Thursday, December 7, 2017


This post is going to be … gratuitous.

I only want to post 10 of my very favorite pictures of you and have people remark on how freaking cute you were/are and have my little nostalgic pity party of one as I reflect on the fact that you’re turning 10.


In 2007

You were born the same year as the iPhone. I used to say that I was born the same year as the height of the Iranian hostage situation – deep, dark, yes, but it’s what my own Mama wrote in my baby book under “News and Noteworthy” – I think you’ll have much more traction (not to mention relatability) with your claim to fame. Lucky.

It’s actually impossibly insane how fast time goes – how’s it’s always been lightening fast since you barreled into this world at 12:37pm on Friday, December 7th, 2007 … after 31.5 hours of labor and missing your due date by a solid ten days past. And there wasn’t any barreling to be clear. I was hungry and you needed to come out in order for me to eat, so I pushed without stopping in between 10 counts for all of 45 minutes and out you came, not crying, very calm, very girl, and you looked right at the doctor and sneezed into her face.

You’ve always had a way with first impressions.

I didn’t want them to keep you in the nursery. After all, you’d taken up permanent residency under my ribcage for all of 276 days, give or take. I couldn’t NOT have you in that postpartum room with me. Sleep, they told me. Rest now and we’ll keep her just down the hall. You can see her in the morning.

I pushed my nurse call button.

“Yeah … I’m gonna need her back, like now,” I whispered since the Dad was passed out cold on that unfortunate Partner Couch Bed. And dutifully, those lovely nurses returned you to me and we settled into that mechanical hospital bed in the cold dark of December, and drifted off into mother/daughterland.

Those were some of the very best days of my life. I’m grateful for my ironclad memory that places me back into that tiny sterile room and hovers above the lovely scene, soaking in every memory – how the visitors poured into our room and cooed over you and prayed over you and played guitar solos over you (that’s a true story) welcoming you to our amazing village. I remember dressing you in your almost-too-small fuzzy newborn going home outfit in neutral greens and whites and just having an overwhelming sense of peace now that you were here and real, and part of us.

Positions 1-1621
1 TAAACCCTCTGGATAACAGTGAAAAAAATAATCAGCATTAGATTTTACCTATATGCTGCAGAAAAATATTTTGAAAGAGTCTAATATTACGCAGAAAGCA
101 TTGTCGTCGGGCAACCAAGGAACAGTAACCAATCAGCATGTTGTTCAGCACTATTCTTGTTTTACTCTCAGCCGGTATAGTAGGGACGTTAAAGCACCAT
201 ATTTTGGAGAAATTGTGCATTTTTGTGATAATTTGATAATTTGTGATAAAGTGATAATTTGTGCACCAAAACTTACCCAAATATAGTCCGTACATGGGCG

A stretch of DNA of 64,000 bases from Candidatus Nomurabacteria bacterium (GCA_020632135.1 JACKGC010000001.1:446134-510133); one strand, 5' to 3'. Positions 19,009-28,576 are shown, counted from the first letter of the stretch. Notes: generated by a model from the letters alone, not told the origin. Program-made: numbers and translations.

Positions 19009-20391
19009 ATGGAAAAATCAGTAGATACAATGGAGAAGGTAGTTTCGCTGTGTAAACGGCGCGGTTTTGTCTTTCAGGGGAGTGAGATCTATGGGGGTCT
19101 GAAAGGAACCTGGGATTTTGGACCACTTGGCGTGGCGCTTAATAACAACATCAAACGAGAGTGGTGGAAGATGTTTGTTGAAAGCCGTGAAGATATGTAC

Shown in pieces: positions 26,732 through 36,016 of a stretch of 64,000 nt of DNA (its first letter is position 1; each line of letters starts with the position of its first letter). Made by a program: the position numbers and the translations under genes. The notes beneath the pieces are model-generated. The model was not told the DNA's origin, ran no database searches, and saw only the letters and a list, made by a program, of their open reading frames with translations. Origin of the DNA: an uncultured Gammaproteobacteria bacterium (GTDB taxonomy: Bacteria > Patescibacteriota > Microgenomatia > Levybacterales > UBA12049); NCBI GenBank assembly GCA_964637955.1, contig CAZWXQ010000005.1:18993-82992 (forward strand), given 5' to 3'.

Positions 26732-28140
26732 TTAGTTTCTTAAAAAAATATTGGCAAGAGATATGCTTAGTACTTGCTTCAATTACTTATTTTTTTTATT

And We Went Home

Just this week, a dear old friend of mine sent me a picture of a sign with a verse scripted onto it; she said it reminded her of our sweet family.

A cord of three strands is not quickly broken. 

Ecclesiastes 4:12

The timing leading up to your birthday and the fact that exactly 10 years ago, I was recovering from childbirth, waddling around our warm, decorated house in my sweats, slippers, and postpartum … glow, well it was just too perfect. As you’re very well aware, I’m living this week much in the same manner. Padding around our warm, decorated house in my sweats, slippers, and post-hysterectomy … unglow. The parallels between now and exactly 10 years ago have been an oddly satisfying. I’m reveling in the nostalgia and soaking up sweet memories of when you were a fuzzy pile of sleep sacks, pacifiers, and that intoxicating newborn scent.

Life has been so good to us.

My surgeon said you are a miracle of God – that medically speaking, your existence is truly a wonder given the circumstances that led me to this week of recovery. When you’re a parent, you know children are miracles. That biology and science and human reproduction aren’t nearly as easy to manipulate as your parents or health teacher might tell you as an agitated teenager in love for the first time. The surgeon told me that you, Kid Rock, are an inexplicable miracle, obviously hell-bent on being in this world.

I’m taking her word for it.

Thank you for fighting the fight and beating the odds to join Daddy and I here a decade ago. You’re our third and final strand, and probably everyone’s favorite, including his and mine. Over a sprinkled pancake breakfast this morning complete with a candle, Daddy told you what the doctors have been saying all along – you are our miracle, and we love you so, so much.

You smiled a sticky sweet smile and said, I know.

Mama loves.

Monday, October 2, 2017

Face Fear

(I used Face instead of another four-letter F word)

You’ve never been a scared kid. You’re so anti-fear that when you actually tell The Dad and I that you’re scared, we scoff at you, and admonish your feelings. We just assume you’re bullshitting us as a default. Rock solid parenting right there.

But you’ve always just been full-throttle, wide open on the highway of life.
And maybe fear comes with age and exposure. You simply might not be scared because you don’t know what to be scared of yet. That makes sense. Fear is commensurate with experience.

What's So Scary?

I think of the things in your decade of life that to outsiders could be scary.

  • Getting eight stitches in your tiny cheek. You heard there would be Popsicles post.